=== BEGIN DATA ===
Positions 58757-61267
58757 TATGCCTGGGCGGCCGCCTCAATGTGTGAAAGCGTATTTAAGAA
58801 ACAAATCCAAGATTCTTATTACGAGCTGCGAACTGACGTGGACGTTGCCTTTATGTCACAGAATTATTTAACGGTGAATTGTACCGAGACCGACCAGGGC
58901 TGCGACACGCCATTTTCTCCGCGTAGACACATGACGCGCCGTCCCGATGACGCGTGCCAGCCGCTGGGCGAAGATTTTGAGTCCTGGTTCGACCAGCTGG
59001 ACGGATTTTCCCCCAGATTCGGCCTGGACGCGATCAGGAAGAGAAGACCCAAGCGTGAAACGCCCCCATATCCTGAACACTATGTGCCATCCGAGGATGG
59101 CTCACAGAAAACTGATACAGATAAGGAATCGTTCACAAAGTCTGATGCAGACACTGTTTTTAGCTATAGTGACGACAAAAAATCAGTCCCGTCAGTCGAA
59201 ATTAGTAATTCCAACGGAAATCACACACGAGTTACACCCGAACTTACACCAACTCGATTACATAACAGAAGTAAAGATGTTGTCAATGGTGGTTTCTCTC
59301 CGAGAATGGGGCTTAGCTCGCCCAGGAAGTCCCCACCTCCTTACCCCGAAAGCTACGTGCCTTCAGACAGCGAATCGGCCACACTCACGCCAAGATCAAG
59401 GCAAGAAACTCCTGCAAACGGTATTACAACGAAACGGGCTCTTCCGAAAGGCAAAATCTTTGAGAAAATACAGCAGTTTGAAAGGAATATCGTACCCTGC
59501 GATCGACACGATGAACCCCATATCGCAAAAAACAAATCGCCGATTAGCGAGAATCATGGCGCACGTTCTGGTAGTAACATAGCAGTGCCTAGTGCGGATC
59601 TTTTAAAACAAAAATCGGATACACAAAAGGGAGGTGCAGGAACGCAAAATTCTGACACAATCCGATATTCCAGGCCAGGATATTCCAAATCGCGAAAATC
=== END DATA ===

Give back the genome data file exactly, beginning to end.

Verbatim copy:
Positions 58757-61267
58757 TATGCCTGGGCGGCCGCCTCAATGTGTGAAAGCGTATTTAAGAA
58801 ACAAATCCAAGATTCTTATTACGAGCTGCGAACTGACGTGGACGTTGCCTTTATGTCACAGAATTATTTAACGGTGAATTGTACCGAGACCGACCAGGGC
58901 TGCGACACGCCATTTTCTCCGCGTAGACACATGACGCGCCGTCCCGATGACGCGTGCCAGCCGCTGGGCGAAGATTTTGAGTCCTGGTTCGACCAGCTGG
59001 ACGGATTTTCCCCCAGATTCGGCCTGGACGCGATCAGGAAGAGAAGACCCAAGCGTGAAACGCCCCCATATCCTGAACACTATGTGCCATCCGAGGATGG
59101 CTCACAGAAAACTGATACAGATAAGGAATCGTTCACAAAGTCTGATGCAGACACTGTTTTTAGCTATAGTGACGACAAAAAATCAGTCCCGTCAGTCGAA
59201 ATTAGTAATTCCAACGGAAATCACACACGAGTTACACCCGAACTTACACCAACTCGATTACATAACAGAAGTAAAGATGTTGTCAATGGTGGTTTCTCTC
59301 CGAGAATGGGGCTTAGCTCGCCCAGGAAGTCCCCACCTCCTTACCCCGAAAGCTACGTGCCTTCAGACAGCGAATCGGCCACACTCACGCCAAGATCAAG
59401 GCAAGAAACTCCTGCAAACGGTATTACAACGAAACGGGCTCTTCCGAAAGGCAAAATCTTTGAGAAAATACAGCAGTTTGAAAGGAATATCGTACCCTGC
59501 GATCGACACGATGAACCCCATATCGCAAAAAACAAATCGCCGATTAGCGAGAATCATGGCGCACGTTCTGGTAGTAACATAGCAGTGCCTAGTGCGGATC
59601 TTTTAAAACAAAAATCGGATACACAAAAGGGAGGTGCAGGAACGCAAAATTCTGACACAATCCGATATTCCAGGCCAGGATATTCCAAATCGCGAAAATC